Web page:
Pastel goth is a subsect of the gothic subculture that is relatively new, becoming more popular in the late 2010s. This small group of goths can be separated from what traditional gothic style is due to their use of lighter, pastel colours rather than the traditional gothic preference for darker colours and black. Many see the pastel goth fashion as a mixture between Japanese “Fairy Kei” fashion and traditional gothic fashion. Pastel goths use light pinks, lavenders, baby blues, and pastel greens in their clothing for a cuter take on gothic fashion. To keep the dark, macabre element to their style, pastel goths make use of morbid fashion accessories to keep in the gothic culture. Upside-down crosses, skeletons, bats, and Ouija board references are popular choices among those in the pastel goth culture.
2.3 Cyber Goth
Formed in Germany in the late 1980s by ravers, Cyber Goth is a very unique group under the gothic umbrella. Cyber Goths not only take huge steps away from the traditional gothic fashion, they also have a different culture than their roots. While most in the gothic subculture enjoy gothic rock, Cyber Goths prefer to listen and dance to EDM and electronic music. Cyber Goth fashion is characterized by neon colours, thigh high studded boots, dreaded dyed hair (some Cyber Goths add fluorescent tubing to their hair) and sometimes masks and goggles. The Cyber Goth trend reached its peak in the late 90s and early 2000s but has since been gradually losing popularity and dwindling in numbers.
Lolita fashion was formed in Japan, in which people who dressed in this fashion wore clothing that is reminiscent of dolls or children’s clothing from the late Victorian and Edwardian periods in England. This style often includes Victorian era dresses (hoop skirts are often worn), stockings and heels, bows, lacy gloves, and often its wearers carry umbrellas. When Lolita fashion is paired with gothic fashion, take these same styles, but make them black, dark greens and blues, and maroon, and pair them with dark makeup.
Section 3: Gothic Styles Today
Today, members of the goth subculture have hundreds of different goth styles to choose from. This gives modern members of the goth community copious amounts of freedom to express their own personal style in any way they can. Modern fashion designers have branded their own style of goth, called Haute Goth, or Runway Goth. This style of gothic fashion isn’t typically worn out of fashion shows, but it brings gothic style to the center stage, something that hasn’t been done before. In the Spring and Fall of 2018 designer Guo Pei brought her own Haute Goth styles to the runway during Paris Fashion week. Designers playing around with gothic styles has paved the way to make gothic styles more recognized and less stigmatized.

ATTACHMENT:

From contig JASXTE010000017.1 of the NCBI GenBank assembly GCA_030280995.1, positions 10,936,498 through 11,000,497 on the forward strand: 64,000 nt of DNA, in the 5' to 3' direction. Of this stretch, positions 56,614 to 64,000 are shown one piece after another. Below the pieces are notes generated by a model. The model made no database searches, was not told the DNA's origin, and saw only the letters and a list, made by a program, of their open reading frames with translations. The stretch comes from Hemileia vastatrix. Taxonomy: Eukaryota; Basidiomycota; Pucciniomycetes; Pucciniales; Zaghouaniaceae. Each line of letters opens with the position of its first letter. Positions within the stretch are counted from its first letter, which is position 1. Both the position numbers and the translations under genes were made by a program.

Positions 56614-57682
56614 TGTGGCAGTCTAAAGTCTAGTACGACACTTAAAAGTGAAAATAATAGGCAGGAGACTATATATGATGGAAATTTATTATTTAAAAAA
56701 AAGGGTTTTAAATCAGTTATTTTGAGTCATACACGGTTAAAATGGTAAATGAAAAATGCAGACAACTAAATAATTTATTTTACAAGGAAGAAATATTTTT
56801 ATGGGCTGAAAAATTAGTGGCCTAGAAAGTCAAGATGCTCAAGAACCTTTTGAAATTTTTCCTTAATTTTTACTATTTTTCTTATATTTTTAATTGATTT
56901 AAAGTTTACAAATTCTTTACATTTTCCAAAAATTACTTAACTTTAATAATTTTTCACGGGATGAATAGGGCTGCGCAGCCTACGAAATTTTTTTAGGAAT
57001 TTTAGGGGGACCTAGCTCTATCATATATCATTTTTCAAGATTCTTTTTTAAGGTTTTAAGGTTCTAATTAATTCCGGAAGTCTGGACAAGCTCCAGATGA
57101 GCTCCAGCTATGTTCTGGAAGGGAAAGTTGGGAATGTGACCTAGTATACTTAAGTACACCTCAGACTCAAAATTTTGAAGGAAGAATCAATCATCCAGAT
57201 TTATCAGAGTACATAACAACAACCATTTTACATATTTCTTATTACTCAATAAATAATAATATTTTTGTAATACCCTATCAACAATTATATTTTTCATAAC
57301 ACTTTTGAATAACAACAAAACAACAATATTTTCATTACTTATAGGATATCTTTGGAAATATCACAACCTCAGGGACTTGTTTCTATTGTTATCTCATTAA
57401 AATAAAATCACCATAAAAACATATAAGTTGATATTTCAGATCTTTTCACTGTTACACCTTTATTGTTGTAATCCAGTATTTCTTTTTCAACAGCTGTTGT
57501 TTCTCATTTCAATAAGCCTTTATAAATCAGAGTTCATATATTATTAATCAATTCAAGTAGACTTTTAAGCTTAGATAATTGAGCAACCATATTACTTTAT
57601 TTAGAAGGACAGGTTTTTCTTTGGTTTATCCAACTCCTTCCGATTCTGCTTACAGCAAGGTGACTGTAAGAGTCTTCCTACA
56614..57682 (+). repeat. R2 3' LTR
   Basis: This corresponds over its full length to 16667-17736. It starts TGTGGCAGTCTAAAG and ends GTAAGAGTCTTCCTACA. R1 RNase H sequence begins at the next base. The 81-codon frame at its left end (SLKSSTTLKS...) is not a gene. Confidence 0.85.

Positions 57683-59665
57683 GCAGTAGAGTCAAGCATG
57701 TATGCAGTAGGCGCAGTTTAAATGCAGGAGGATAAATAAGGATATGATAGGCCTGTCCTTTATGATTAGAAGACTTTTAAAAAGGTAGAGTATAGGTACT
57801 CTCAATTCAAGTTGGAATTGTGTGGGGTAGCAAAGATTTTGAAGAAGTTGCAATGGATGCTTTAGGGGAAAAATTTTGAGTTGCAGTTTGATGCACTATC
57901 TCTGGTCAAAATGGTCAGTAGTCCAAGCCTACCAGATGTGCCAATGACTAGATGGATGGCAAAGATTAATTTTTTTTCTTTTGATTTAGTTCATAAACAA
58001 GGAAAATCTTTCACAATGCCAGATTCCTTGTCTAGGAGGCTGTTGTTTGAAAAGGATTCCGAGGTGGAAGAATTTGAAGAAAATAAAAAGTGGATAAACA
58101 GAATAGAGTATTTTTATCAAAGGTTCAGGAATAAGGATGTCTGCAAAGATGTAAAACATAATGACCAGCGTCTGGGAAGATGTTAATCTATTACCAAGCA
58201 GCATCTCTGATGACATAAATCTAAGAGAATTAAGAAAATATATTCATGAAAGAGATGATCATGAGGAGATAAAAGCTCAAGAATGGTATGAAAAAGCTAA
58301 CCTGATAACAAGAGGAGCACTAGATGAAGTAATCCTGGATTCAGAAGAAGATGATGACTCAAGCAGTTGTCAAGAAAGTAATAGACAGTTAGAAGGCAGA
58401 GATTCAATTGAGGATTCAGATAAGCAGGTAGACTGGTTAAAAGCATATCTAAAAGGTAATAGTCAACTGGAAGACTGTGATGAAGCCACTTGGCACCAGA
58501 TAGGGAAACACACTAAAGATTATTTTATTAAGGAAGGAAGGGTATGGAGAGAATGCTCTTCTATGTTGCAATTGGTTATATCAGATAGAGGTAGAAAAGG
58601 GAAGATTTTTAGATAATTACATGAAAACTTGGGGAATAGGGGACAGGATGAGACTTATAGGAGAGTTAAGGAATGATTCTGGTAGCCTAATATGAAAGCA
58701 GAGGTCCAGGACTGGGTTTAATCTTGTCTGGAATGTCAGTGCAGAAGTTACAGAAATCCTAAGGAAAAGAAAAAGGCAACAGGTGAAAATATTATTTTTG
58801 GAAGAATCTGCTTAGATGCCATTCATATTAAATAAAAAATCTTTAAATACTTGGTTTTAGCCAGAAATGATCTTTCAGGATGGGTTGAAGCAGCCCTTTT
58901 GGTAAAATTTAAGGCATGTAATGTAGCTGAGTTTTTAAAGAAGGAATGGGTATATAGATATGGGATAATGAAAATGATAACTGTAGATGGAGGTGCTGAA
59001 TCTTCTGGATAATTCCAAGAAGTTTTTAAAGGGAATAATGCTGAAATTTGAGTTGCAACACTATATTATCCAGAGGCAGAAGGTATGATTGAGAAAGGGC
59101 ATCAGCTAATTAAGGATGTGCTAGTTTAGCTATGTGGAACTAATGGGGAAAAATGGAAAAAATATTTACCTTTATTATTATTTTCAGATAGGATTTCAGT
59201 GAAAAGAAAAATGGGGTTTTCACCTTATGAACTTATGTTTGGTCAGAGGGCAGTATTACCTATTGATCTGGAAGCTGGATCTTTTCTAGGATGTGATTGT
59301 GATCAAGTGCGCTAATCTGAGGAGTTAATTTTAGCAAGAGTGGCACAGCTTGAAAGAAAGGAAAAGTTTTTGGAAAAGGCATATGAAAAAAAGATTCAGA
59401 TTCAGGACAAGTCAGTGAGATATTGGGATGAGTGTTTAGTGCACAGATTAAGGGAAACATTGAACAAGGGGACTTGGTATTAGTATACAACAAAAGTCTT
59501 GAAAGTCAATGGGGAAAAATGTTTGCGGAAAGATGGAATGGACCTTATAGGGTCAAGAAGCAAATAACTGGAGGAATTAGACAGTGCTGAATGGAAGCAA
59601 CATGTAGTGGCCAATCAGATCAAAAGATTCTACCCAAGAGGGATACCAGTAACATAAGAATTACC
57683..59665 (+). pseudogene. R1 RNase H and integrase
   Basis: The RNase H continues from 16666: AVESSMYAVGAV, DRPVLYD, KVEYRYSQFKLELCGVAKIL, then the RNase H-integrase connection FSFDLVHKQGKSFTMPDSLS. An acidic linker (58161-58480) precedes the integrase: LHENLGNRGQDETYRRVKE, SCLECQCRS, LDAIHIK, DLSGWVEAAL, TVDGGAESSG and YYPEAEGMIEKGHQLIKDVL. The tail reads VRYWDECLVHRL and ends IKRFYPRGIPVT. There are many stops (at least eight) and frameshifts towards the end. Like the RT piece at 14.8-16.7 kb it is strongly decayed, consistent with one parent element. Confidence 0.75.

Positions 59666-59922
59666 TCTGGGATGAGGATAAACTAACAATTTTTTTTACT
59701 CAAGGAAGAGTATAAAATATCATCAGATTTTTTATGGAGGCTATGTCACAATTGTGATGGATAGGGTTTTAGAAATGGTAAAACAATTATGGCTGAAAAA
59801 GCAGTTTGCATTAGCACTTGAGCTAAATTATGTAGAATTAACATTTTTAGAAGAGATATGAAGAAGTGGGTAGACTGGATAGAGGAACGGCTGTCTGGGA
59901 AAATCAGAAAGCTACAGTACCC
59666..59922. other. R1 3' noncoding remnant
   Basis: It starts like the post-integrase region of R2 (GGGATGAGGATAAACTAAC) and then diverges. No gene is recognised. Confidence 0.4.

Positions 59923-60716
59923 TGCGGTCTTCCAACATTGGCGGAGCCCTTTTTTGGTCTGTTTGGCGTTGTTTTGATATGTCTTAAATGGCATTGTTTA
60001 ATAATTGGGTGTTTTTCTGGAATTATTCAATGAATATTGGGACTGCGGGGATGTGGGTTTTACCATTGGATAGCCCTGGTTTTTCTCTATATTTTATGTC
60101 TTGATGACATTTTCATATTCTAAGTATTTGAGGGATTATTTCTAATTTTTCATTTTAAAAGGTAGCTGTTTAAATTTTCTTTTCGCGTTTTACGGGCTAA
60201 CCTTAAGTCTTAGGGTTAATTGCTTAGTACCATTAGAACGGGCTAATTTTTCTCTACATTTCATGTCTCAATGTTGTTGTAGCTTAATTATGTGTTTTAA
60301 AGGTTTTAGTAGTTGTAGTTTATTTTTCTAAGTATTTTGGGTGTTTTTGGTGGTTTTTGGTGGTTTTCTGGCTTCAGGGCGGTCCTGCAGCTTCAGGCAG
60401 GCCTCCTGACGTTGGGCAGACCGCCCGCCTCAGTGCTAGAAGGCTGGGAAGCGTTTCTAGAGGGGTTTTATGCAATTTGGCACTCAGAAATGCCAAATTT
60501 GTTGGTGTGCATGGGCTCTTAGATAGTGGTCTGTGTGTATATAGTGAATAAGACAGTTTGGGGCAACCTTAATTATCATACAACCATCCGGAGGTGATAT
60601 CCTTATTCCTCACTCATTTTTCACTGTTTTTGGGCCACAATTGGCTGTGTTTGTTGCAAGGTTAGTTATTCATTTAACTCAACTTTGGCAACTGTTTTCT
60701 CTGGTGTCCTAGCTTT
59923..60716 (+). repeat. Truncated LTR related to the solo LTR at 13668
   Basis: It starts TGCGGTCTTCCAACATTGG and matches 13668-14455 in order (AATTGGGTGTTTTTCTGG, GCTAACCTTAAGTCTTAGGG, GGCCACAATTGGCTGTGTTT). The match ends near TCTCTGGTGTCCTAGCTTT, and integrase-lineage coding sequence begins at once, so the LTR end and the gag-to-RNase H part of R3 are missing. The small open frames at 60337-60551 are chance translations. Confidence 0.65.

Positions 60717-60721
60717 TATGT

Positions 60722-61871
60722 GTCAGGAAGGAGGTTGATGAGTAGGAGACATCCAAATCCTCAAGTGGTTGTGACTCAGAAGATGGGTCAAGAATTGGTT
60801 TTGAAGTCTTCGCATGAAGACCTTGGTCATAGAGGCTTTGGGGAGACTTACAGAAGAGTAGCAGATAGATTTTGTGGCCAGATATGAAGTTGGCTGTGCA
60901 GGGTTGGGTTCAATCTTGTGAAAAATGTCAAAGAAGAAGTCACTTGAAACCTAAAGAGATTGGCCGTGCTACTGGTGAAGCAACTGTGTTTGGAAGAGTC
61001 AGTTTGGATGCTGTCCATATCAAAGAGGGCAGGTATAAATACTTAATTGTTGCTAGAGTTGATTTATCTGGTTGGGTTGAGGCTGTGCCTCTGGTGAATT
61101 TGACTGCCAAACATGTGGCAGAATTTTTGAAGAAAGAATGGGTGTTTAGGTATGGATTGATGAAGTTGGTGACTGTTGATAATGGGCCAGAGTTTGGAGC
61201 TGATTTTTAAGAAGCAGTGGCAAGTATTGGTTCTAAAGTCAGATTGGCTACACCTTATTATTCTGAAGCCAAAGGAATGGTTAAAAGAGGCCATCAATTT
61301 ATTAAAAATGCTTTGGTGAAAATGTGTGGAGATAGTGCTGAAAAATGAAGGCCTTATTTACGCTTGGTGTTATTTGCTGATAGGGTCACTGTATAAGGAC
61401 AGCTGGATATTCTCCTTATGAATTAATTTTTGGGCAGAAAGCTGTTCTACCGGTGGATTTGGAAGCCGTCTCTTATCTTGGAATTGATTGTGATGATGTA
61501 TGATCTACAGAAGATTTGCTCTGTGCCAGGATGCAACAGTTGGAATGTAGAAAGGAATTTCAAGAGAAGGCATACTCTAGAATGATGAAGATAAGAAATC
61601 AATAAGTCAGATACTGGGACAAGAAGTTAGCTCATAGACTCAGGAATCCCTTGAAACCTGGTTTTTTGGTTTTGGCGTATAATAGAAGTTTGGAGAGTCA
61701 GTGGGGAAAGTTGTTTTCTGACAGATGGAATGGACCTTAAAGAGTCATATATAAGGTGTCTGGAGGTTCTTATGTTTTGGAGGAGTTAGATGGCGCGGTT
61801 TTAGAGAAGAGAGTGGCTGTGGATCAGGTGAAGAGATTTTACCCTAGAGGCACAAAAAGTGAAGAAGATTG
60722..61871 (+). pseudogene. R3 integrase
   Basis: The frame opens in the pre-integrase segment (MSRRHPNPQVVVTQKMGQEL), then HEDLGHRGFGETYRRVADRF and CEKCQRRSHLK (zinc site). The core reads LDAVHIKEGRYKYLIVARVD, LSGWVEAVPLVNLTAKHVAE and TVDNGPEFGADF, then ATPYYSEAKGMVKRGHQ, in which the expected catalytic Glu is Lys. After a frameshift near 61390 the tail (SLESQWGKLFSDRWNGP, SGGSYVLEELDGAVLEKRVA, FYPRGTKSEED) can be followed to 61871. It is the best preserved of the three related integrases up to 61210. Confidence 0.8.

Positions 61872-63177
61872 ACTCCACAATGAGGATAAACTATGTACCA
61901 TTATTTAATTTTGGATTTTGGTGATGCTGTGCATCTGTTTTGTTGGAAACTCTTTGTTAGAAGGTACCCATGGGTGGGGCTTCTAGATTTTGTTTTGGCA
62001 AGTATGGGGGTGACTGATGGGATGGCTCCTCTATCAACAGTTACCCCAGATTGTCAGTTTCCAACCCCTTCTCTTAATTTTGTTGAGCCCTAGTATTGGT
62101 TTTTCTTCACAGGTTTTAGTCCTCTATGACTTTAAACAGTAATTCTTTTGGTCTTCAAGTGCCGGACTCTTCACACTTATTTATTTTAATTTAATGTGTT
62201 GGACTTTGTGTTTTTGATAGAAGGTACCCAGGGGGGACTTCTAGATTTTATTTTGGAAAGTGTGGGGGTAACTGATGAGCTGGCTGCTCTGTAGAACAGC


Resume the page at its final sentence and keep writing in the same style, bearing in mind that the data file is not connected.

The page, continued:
Section 4: Stigmas in the Gothic Community
The gothic community has dealt with controversy since its birth in the early 80s. Due to their dark and macabre sense of style, people who are not in subcultures often assume that gothic fashion is tied to violence, satanism, and even (in extreme cases) vampirism. Along with the criticisms from the general population, multiple study groups have found that teenaged members of the gothic subculture are more likely to have a mental illness than those who are not members of these subcultures. Why this is happening is still unknown, but studies are still happening to find out why and fix this epidemic with the gothic youth.
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Megan H. is a Freshman at ODU currently majoring in History who loves dogs, 80s music, and Disney World. Megan is interested in topics like feminism, gender, sexuality, and how the media effects how people view themselves.